The Greater Wheeling Coalition for the Homeless, located in the heart of East Wheeling at 84 15th Street, is currently celebrating its 30th Anniversary. Lisa Badia, its Executive Director, has been working for the Coalition since the 1990s. She has transformed the organization from an “extremely homeless and nomadic grass roots operation,” to a massive, multi-service institution offering diverse programs devoted to eliminating homelessness. Starting off in a cramped office in the basement of a YMCA with a staff of three and a shoestring budget of $43,000, the nonprofit organization has grown into one of the nation’s top ten homeless coalitions boasting a 95 percent success in placing its clients back into society. A peer review conducted by the West Virginia Department of Health and Human Resources stated, “It was a pleasure to watch the interaction between staff and residents. It was obvious that everyone is respected and treated with genuine kindness and caring.” The organization now serves the entire Northern Panhandle of West Virginia, comprising of five counties.

Coalition’s East Wheeling Office

Lisa profusely apologizes for the messy state of her office. Scanning the interior, I find that an entire filing system of papers sits neatly in well-organized piles. Framed posters of bands ranging from Pearl Jam to more contemporary artists hang on the walls. She sits down as her cat stretches itself along the entire perimeter of her desk, and she begins. Graduating from Wheeling Jesuit University with a degree in marketing, Lisa dreamed of growing a business. She worked for a brief period in marketing and advertising agencies where she honed her skills in marketing products. Possessing a razor-sharp mind for business, she never imagined that her product would be pure, human compassion.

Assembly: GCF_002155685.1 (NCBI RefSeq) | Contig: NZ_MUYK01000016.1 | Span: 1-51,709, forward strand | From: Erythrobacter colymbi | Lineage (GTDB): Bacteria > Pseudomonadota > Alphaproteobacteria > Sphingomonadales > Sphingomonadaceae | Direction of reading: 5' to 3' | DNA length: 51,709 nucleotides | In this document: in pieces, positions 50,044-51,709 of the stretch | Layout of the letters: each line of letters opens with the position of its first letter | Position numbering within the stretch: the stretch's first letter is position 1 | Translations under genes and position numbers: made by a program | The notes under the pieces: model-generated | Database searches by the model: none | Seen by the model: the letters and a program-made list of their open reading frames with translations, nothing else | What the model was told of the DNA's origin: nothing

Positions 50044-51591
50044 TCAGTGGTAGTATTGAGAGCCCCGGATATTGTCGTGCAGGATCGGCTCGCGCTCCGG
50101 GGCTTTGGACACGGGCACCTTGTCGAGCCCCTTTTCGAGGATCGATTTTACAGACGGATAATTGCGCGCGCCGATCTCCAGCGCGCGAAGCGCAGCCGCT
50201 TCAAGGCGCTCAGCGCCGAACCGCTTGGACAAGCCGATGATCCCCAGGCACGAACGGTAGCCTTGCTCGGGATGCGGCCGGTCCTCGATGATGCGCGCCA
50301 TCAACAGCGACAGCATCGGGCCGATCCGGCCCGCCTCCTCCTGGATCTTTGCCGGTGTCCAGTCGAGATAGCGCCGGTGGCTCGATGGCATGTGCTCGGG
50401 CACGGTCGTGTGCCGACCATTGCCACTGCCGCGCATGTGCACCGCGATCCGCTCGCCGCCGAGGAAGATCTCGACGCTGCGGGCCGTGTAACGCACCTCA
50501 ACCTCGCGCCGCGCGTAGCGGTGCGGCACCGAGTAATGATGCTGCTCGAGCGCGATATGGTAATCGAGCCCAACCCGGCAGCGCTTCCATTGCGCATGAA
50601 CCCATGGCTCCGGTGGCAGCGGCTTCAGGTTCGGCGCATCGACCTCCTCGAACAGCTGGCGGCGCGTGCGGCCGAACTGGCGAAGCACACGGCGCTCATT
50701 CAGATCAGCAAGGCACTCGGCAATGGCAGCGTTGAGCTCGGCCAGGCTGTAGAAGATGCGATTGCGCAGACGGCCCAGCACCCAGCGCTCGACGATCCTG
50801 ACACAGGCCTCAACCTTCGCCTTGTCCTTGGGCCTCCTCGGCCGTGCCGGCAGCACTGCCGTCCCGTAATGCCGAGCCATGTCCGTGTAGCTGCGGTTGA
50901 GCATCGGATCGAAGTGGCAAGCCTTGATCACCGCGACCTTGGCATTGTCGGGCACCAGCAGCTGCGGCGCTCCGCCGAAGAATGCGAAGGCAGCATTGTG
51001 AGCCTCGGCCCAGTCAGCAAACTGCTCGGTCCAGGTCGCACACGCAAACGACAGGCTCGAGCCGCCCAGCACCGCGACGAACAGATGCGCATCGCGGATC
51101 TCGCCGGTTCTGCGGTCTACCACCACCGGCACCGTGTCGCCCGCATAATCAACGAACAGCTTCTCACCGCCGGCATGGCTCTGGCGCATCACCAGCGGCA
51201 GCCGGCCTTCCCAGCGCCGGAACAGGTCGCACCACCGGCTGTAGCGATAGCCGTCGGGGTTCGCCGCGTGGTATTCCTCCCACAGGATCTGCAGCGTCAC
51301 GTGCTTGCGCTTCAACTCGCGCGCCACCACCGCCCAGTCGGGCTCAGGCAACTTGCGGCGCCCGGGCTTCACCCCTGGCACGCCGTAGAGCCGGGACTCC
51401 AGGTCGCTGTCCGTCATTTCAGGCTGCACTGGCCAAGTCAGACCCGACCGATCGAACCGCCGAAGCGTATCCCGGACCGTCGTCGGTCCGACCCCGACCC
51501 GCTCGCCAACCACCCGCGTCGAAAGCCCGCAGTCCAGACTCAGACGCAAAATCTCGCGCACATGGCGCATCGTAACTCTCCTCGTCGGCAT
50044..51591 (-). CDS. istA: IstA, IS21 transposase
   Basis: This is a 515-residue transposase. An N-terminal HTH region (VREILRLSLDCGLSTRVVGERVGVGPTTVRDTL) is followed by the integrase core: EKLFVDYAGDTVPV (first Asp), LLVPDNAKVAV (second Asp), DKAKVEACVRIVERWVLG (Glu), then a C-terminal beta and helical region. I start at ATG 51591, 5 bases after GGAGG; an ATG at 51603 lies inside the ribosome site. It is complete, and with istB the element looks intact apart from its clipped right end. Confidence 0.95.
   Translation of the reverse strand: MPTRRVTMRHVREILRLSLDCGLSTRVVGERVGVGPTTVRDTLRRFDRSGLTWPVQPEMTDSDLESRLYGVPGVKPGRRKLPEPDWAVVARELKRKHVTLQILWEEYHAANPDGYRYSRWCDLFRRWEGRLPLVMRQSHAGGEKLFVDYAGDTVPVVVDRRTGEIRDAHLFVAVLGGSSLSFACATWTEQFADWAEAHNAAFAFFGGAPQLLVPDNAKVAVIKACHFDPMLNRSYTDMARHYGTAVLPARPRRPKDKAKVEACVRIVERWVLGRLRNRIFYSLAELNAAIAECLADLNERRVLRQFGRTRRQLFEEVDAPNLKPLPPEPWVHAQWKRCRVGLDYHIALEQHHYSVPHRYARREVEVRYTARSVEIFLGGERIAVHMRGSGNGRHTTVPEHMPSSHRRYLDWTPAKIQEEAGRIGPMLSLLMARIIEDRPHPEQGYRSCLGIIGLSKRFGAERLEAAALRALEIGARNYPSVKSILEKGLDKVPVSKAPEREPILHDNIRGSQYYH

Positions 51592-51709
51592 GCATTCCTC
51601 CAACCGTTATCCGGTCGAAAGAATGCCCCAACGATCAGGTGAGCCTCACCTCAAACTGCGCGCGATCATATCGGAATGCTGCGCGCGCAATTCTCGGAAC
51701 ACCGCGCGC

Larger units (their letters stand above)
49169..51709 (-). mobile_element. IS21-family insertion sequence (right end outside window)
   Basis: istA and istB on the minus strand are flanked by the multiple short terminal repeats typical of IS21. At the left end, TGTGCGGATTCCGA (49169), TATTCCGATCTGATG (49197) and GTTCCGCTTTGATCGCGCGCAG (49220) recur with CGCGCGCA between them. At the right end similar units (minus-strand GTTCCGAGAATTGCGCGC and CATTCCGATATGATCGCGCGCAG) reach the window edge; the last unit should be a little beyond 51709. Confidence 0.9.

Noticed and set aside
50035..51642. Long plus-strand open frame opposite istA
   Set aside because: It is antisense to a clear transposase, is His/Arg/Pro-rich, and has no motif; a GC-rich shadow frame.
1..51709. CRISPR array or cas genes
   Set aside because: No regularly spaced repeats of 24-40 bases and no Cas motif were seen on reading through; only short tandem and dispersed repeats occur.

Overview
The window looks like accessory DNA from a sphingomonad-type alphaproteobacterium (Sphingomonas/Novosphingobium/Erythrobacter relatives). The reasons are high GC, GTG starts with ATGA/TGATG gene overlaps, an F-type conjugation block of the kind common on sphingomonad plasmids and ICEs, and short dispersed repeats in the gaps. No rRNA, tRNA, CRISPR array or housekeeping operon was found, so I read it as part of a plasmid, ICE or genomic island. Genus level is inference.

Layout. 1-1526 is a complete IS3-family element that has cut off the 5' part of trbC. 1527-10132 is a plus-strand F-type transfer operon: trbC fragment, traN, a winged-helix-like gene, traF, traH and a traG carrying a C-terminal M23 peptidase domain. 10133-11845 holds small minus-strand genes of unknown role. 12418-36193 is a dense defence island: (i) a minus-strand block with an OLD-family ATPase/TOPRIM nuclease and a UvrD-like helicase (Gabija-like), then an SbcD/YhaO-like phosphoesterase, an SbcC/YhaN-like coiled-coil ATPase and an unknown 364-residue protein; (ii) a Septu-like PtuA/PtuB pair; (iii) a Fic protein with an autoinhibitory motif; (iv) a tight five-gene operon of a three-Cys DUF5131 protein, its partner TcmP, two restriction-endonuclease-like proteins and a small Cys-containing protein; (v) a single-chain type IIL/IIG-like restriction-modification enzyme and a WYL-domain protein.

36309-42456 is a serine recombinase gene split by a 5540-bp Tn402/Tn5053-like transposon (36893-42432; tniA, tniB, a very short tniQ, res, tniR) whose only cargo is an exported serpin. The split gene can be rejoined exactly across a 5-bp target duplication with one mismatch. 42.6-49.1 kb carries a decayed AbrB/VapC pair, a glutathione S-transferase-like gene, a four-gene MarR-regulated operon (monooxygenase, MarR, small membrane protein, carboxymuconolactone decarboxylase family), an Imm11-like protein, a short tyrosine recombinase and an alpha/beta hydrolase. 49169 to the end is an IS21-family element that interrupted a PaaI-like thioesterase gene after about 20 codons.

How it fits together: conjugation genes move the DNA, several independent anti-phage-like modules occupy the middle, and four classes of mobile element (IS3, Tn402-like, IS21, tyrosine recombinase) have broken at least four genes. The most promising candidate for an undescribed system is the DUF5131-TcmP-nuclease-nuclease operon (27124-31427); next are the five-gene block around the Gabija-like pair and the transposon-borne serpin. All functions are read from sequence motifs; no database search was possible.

At age 27, Lisa’s best friend recommended her for a position writing grants at the Coalition. Grants are written proposals seeking foundation money from federal, state, and private institutions, stating an organization’s intent and strategy to fulfill a public need. Lisa explains that because grants are increasingly competitive due to diminishing available capital, winning funding requires incorporating data and research into direct and clear narrative writing. Currently, grants constitute 97 percent of the Coalition’s funding. Looking at a framed picture, she remembers writing here at her desk all night long till two in the morning with her son and Siberian Husky asleep on a white, fabric armchair tucked over in the corner behind her chair. The man responsible for steering Lisa’s career path from the private business sector to nonprofits fueled by social activism was a founding member of the National Coalition for the Homeless, Michael Stoops. A mentor to Lisa during a difficult time in her life, Stoops passed away just this year. She chokes back tears and remembers, “I really needed a dad figure, my parents died, and I was struggling with student loan debt at the time. He told me later, ‘Lisa, you’re the only executive I’d go to work for free.'” He imparted everything he knew to her from operating an effective organization built on trust to the intrinsic value of helping those who need it. She has learned from Michael, and from experience, that you cannot force compassion and aid upon the homeless. She leans back in her chair, unfolds her clasped hands, and nods, “I’m here. When you’re ready, come to me.”